"Jesse Mazer" <[EMAIL PROTECTED]> helpfully wrote:
> ... it's useful to differentiate between 3 different positions:
> 1.  Consciousness is not "real"--our decision to call a system
> "conscious" or not is based only on subjective aesthetic criteria,
> like "cuteness" (Daniel Dennett's example).  The only facts about
> reality are third-person facts, in this view.
> 2.  Consciousness is real, but the feeling of continuity of
> consciousness over time (the 'flow of related thoughts in time' above)
> is not.  In this view, only moments of experience exist, but nothing
> flows between these moments.
> 3.  Consciousness is real, and so is continuity of consciousness over
> time.  Proponents of this view may still believe that identity can
> split or merge though (think of many-worlds, or replicator
> experiments).
> ....

Despite its unpopularity, I think position 1 makes the most sense for
those of us expecting to someday build robots that are also persons.
Building robots is, after all, a third person kind of activity.

But position 1 does NOT preclude the reality of a first-person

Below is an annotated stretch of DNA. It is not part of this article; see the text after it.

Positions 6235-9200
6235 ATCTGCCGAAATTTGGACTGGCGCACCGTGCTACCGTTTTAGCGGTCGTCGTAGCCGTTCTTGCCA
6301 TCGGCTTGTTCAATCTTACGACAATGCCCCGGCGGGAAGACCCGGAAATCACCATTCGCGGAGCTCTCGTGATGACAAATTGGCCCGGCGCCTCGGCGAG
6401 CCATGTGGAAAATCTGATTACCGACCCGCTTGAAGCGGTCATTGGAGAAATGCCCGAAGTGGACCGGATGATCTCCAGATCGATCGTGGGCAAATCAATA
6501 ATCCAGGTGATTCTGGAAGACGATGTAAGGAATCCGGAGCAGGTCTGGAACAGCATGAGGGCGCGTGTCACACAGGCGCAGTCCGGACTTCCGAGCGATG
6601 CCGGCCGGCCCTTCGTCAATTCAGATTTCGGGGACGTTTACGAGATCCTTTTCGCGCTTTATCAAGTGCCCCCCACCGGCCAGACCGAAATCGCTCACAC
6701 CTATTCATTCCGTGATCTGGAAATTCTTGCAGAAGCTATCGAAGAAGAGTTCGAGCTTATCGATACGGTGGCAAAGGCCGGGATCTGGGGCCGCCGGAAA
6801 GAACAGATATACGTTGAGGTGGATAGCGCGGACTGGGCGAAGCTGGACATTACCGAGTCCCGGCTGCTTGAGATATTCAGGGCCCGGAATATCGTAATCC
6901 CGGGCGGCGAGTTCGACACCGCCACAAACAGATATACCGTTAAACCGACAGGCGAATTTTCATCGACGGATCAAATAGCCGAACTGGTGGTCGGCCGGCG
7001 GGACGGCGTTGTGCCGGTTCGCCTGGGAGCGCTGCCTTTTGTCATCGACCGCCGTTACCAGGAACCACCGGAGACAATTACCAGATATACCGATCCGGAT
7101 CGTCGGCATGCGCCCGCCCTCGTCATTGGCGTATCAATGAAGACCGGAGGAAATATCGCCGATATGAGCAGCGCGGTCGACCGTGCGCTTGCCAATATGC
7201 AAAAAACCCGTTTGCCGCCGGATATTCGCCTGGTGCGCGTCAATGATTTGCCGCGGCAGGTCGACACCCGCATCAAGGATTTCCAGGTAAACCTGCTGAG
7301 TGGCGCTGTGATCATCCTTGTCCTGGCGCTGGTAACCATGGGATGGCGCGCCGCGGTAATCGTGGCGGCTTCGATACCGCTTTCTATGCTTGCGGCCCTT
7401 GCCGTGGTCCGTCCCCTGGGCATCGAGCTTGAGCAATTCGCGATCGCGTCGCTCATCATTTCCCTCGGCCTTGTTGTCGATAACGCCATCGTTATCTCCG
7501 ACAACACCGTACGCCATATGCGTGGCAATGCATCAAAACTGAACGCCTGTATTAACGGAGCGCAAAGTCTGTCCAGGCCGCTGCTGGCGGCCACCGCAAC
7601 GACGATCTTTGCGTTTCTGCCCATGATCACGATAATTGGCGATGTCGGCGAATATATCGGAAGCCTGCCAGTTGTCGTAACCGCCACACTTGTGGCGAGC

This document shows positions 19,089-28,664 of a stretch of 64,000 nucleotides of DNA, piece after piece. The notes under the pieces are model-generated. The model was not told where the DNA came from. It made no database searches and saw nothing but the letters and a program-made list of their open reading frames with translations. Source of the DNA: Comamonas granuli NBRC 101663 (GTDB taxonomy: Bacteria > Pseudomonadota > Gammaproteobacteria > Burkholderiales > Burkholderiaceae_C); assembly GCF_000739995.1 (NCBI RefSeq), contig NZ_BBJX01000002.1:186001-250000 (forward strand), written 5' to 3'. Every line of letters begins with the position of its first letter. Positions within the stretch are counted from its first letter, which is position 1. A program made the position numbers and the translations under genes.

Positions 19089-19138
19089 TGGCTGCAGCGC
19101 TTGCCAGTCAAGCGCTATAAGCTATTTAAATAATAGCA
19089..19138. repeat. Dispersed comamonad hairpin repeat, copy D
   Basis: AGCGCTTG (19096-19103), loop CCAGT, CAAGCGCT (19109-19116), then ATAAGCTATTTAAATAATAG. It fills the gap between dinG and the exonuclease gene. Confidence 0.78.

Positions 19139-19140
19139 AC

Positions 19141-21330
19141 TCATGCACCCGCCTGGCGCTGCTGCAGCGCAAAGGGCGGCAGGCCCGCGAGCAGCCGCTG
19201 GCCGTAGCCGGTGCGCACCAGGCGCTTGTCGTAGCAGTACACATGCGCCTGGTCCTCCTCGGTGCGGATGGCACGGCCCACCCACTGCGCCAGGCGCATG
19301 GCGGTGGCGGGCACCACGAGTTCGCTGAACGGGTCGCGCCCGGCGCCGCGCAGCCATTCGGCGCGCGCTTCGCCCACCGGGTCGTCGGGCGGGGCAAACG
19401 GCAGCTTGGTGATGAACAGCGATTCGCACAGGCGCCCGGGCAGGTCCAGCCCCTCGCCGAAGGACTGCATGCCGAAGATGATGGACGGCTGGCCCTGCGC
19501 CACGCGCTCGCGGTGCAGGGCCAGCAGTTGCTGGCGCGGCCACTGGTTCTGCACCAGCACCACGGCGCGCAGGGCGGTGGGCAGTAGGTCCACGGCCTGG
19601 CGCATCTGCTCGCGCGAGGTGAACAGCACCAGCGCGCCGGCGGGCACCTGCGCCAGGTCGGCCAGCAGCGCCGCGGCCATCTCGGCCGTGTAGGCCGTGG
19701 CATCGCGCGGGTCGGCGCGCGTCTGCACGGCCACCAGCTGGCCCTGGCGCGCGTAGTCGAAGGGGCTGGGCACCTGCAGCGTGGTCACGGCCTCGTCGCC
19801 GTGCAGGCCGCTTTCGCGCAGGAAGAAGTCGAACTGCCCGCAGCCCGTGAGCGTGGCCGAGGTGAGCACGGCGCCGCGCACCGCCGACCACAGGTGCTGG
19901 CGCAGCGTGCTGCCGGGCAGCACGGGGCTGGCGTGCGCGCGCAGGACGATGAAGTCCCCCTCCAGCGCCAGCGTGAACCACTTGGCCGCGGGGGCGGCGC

existence, it just makes that existence a purely subjective matter,
but not only for third persons.

Once you attribute consciousness to an entity (perhaps persuaded by
its Turing test performance), then you are interpreting its observable
state in terms of feelings, beliefs and intentions.  Among those
feelings and beliefs, presumably, is the entity's feeling of and
belief in its own consciousness, i.e. its awareness of its own

So, this awareness exists not only as a subjective attribute in your
mind, but (within that attribution) as a subjective attribute in the
entity's own mind.  Why shouldn't the entity's subjective
self-perception count as real experience?  It has at least as much
Platonic existence as any of the proposed frameworks for universe
existence on this list: more so, since the entity's consciousness can
be explored in depth very naturally by conducting a long personal
relationship with it.

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